A good bass sound is fundamental to any dance music track, so if yours isn't cutting the mustard, dig into these synthesis- and sampling-based sound design tips and techniques for instant inspiration.
For more sound design tips, get the February 2019 edition of Future Music.
1. Transpose for lows
Those cheese-tastic midrange stabs and high-pitched synth hits you hear in sample packs can quite easily become gnarly, weighty bass notes once transposed down to a suitable range via your DAW or sampler’s tuning controls. What’s more, the artefacts imparted by this extreme transposition will give your bass a particular timbre that’s hard to achieve any other way.
2. Royal rumble
When paired with a four-to-the-floor kick drum, any segment of ‘rumble’ can become a thunderous techno bassline. Chop a chunk out of a field recording, then sidechain the signal against that kick for instant warehouse vibes. Alternatively, swamp a 16th-note bass drum pattern in reverb, then resample it and chop up the audio to create your own cavernous, atonal sub-bass fit for a Berlin rave.
3. Pitch switch
When designing a deep bass sound using a hardware synth (or softsynth assigned to a MIDI controller), try sweeping the pitch control by hand as you record the signal to a new audio file. These smooth but unexpected tuning changes will inspire bass rises and falls that you’d never think of playing in via MIDI. Cut the audio up into chunks, then replay those pitching ‘wobs’ back using a sampler for unique bass ‘bumps’ and edit sections.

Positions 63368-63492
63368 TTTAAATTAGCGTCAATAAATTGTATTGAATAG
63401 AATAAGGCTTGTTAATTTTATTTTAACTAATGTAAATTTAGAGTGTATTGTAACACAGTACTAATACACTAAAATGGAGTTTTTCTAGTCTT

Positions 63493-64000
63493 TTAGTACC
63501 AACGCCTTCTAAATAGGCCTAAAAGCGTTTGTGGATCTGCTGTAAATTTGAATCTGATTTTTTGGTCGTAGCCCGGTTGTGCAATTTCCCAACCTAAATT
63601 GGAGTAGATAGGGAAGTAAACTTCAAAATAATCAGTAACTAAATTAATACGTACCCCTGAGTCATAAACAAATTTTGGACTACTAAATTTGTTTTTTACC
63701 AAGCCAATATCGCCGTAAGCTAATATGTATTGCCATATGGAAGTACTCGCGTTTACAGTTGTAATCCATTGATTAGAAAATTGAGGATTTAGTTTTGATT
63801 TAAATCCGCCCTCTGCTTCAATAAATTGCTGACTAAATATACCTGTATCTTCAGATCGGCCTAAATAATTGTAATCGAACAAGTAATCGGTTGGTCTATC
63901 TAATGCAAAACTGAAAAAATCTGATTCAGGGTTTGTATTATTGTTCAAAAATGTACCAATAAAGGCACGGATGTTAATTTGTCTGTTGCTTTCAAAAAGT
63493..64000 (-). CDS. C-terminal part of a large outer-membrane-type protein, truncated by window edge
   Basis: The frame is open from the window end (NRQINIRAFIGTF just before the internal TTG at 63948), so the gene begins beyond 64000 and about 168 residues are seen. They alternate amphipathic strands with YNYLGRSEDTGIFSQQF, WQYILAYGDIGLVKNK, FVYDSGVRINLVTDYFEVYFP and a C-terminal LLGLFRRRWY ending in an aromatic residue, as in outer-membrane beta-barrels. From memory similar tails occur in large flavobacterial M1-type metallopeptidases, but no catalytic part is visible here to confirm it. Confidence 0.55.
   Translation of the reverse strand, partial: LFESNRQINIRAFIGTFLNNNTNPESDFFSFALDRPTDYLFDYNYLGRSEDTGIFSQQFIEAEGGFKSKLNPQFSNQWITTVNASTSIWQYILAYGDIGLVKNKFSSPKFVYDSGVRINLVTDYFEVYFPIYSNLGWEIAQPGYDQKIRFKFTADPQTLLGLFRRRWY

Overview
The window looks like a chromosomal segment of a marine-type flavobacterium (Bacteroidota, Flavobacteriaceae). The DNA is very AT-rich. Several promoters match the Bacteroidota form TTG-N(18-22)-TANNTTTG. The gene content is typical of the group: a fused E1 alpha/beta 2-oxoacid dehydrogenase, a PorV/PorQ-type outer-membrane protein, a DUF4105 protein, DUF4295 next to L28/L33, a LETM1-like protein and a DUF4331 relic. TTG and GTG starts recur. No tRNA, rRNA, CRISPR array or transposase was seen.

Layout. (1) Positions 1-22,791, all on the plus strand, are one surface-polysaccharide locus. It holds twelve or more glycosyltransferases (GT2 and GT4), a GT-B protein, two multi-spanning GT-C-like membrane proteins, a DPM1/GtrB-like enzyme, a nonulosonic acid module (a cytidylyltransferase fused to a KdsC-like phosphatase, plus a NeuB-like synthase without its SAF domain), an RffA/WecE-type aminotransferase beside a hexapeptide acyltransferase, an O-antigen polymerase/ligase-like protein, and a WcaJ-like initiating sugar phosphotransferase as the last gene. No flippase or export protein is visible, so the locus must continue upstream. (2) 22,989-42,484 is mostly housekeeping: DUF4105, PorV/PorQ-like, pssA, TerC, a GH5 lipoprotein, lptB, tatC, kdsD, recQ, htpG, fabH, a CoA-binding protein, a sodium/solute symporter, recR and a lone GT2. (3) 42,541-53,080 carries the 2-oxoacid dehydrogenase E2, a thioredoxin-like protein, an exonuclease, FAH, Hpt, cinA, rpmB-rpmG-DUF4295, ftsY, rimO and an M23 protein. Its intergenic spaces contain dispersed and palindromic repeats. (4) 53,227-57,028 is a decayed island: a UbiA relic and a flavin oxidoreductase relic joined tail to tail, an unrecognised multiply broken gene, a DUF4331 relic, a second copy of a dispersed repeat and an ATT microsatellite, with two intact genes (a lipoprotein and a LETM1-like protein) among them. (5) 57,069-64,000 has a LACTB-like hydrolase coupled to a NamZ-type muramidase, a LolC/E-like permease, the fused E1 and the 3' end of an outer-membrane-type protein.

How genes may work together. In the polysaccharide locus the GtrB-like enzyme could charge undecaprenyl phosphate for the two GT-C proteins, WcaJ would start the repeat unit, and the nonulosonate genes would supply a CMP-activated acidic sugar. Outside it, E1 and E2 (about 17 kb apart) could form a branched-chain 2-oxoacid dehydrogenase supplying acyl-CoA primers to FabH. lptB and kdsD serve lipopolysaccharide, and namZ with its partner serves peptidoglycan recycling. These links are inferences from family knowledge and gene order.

4. Tremolo show
For instant jungle-style sub bass, run a pure sine wave into a saturation plugin. This distortion will be static, however - until you place a tremolo plugin pre-saturator! As you might guess, this will smoothly fluctuate the level of the sine before it enters the drive stage, creating a pleasant ‘wavering’ effect. Sit your brand new wobble bass under a breakbeat and you’ll have made yourself the basics of a classic rave tune!
5. Throwing shapes
Assign a synth’s LFO to modulate filter cutoff, set the LFO waveform to a downwards saw, then play around with low cutoff and high resonance values. If your synth’s filter is particularly meaty, this will create a snappy ‘pluck’ as the LFO clamps down on the waveform. This works best if your synth features malleable envelopes (à la Serum), as you can really bend the LFO’s curve to taste.
6. Sampler drama
When creating a new bassline, try this creative tip. Begin by recording 5-10 minutes of synth ‘noodling’ to audio, tweaking the sound’s timbre as you go. Once done, throw the audio into a sampler, then trigger it with a basic MIDI pattern. Modulate the sample start position with a random-shaped LFO. Playback will jump around your long sample, outputting unique timbral switches and glitches.